Hektoen International

A Journal of Medical Humanities

Tag: Books and Reviews

  • A Silent Voice: A case study of suicidality

    Ryan XiaSan Francisco, California, United States During the COVID-19 pandemic, deaths from suicide surged as social isolation disrupted daily routine and promoted feelings of loneliness and anxiety.1 The pandemic shed light on risk factors that increase one’s likelihood of committing suicide,2 such as the loss of a loved one or the loneliness of being isolated…

  • Book review: Life Unseen: A Story of Blindness

    Arpan K. BanerjeeSolihull, United Kingdom In her new book, Selina Mills, an award-winning journalist who is legally blind, takes us on a journey through the cultural history of visual impairment and blindness. It is both informative and empowering, weaving together research and the author’s personal experience. Throughout time, loss of sight has been associated with…

  • Book review: Sir Thomas Browne: The Opium of Time

    Arpan K. BanerjeeSolihull, UK Sir William Osler was a great admirer of Sir Thomas Browne’s 1643 Religio Medici, one of his favorite books and on his recommended reading list for medical men. Browne influenced many writers, such as Samuel Johnson, WG Sebald, Jorge Luis Borges, Joseph Conrad, and EM Forster. In this slim volume, Gavin…

  • Book review: Fighting for Life: The Twelve Battles That Made Our NHS, and the Struggle for Its Future

    Arpan K. BanerjeeSolihull, UK The United Kingdom’s National Health Service (NHS) was born on July 5, 1948, and on the seventy-fifth anniversary of its existence, British journalist and broadcaster Isabel Hardman has produced a book using military analogies to focus on the many political battles and political contests that have shaped its current form. The…

  • Polluting puberty, monstrous menstruation, and fatal femininity

    Howard FischerUppsala, Sweden “[If] men could menstruate…menstruation would become an enviable, boast-worthy, masculine event.”1– Gloria Steinem, journalist and political activist Ancient history has shown us that men sometimes looked upon women’s menstrual periods with perplexity, wonder, and fear.2 While it has been suggested that some men have “vagina envy” and “womb envy,” and feel left…

  • Book review: Pathogenesis: How Germs Made History

    Arpan K. BanerjeeSolihull, UK I do not use superlatives lightly, but this is an extraordinary book. It is ambitious in scope and seeks to describe the progress of humanity from earliest times with an emphasis on the role of infectious diseases in our cultural, economic, political, and scientific development. Drawing from disciplines as diverse as…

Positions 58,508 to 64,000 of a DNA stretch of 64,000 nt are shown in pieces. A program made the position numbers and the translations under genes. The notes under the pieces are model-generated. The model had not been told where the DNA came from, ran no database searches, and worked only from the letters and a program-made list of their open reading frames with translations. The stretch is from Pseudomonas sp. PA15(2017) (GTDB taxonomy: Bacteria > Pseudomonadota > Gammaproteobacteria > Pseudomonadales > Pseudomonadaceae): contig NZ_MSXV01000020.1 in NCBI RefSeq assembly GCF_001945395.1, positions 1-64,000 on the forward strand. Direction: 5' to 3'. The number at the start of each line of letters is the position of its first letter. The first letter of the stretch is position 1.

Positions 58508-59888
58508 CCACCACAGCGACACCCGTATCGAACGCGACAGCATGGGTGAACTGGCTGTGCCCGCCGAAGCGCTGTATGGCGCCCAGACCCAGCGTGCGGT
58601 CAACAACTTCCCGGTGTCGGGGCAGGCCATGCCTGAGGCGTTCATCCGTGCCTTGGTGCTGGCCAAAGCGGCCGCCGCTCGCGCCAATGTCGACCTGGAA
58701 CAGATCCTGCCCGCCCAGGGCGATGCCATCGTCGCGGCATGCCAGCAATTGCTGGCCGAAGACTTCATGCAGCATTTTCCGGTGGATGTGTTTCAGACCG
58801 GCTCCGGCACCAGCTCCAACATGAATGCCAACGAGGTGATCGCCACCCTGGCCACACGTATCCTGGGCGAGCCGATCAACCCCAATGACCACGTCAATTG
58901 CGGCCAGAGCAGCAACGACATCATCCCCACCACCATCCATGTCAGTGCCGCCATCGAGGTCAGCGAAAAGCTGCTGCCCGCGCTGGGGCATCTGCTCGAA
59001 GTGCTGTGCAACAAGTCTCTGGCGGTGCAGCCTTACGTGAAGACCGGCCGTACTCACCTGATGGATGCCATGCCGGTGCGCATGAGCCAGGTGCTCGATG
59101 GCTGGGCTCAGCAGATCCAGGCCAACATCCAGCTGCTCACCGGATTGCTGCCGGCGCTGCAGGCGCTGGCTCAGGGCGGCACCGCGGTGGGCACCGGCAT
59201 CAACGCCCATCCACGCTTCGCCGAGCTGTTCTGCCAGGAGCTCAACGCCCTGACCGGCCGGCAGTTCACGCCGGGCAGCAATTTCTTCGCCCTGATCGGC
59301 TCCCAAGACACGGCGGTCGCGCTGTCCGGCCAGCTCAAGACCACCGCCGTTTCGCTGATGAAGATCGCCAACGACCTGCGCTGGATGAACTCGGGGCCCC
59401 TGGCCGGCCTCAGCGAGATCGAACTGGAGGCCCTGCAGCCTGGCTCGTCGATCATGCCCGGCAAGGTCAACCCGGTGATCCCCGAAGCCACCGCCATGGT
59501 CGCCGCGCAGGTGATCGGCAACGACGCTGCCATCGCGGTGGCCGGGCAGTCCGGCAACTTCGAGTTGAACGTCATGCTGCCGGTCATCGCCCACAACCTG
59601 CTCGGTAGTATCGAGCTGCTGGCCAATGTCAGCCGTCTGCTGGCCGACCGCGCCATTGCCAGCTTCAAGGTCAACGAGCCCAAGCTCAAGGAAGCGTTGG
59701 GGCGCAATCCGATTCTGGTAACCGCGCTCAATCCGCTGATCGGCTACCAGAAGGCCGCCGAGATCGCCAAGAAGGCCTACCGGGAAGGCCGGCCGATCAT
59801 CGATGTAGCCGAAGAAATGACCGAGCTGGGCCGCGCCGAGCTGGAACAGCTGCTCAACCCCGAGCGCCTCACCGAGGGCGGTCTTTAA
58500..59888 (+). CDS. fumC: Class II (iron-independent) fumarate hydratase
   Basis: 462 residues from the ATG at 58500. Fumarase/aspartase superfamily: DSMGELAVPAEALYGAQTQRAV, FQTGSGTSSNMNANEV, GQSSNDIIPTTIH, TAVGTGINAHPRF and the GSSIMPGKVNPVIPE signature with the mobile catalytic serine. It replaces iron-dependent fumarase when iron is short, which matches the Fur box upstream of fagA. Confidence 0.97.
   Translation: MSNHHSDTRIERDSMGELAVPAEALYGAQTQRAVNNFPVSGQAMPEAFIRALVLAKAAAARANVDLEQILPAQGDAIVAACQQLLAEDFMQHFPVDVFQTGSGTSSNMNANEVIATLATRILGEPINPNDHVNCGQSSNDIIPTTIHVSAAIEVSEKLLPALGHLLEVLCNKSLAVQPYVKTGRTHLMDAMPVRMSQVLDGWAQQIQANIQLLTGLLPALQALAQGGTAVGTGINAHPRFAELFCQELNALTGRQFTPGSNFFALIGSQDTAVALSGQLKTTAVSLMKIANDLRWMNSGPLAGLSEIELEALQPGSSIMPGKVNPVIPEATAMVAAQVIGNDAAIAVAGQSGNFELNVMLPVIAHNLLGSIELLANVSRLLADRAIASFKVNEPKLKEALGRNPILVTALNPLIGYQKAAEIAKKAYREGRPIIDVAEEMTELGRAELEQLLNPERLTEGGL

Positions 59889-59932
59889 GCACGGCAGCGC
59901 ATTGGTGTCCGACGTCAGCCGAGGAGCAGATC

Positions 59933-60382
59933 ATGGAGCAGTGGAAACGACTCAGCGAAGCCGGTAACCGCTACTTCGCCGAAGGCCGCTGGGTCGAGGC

• Book review: My Years with the British Red Cross

    Arpan K. BanerjeeSolihull, United Kingdom The Red Cross is known worldwide as a great humanitarian achievement. The charity was founded by Swiss businessman Henri Dunant, who was moved by the lack of care available to people who had been wounded in the Battle of Solferino, Italy, in 1859. His idea was to produce national societies…

  • Book review: The Soul of Medicine: Tales from the Bedside

    Howard FischerUppsala, Sweden “Life is short, and the art long; the occasion fleeting, experience fallacious, and judgment difficult.”– Hippocrates The Soul of Medicine is a slender (200-page) book by surgeon-author Sherwin B. Nuland. It contains twenty-one essays, each one based on a “tale” told to Nuland by either a medical student (one), or by physicians…

  • Book review: The Oxford Handbook of Science and Medicine in the Classical World

    Arpan K. BanerjeeSolihull, UK Classical antiquity has long been a subject of human fascination. The time period covered in this book ranges from around 1000 BCE to 650 CE. The editors have produced an encyclopedic volume of essays from scholars worldwide, resulting in a comprehensive source of information about the history of science and medicine…

  • Movie review: Bisturi: La Mafia Bianca

    Howard FischerUppsala, Sweden “Medicine is power. It makes us giants.”– Dr. Daniele Valotti in Bisturi: La Mafia Bianca Bisturi: La Mafia Bianca (1973) is an understated, well-acted, and critical “doctor movie.” Unlike The Hospital, it is not a black comedy of errors, and unlike Where Does It Hurt? it is not a broad, obvious satire.…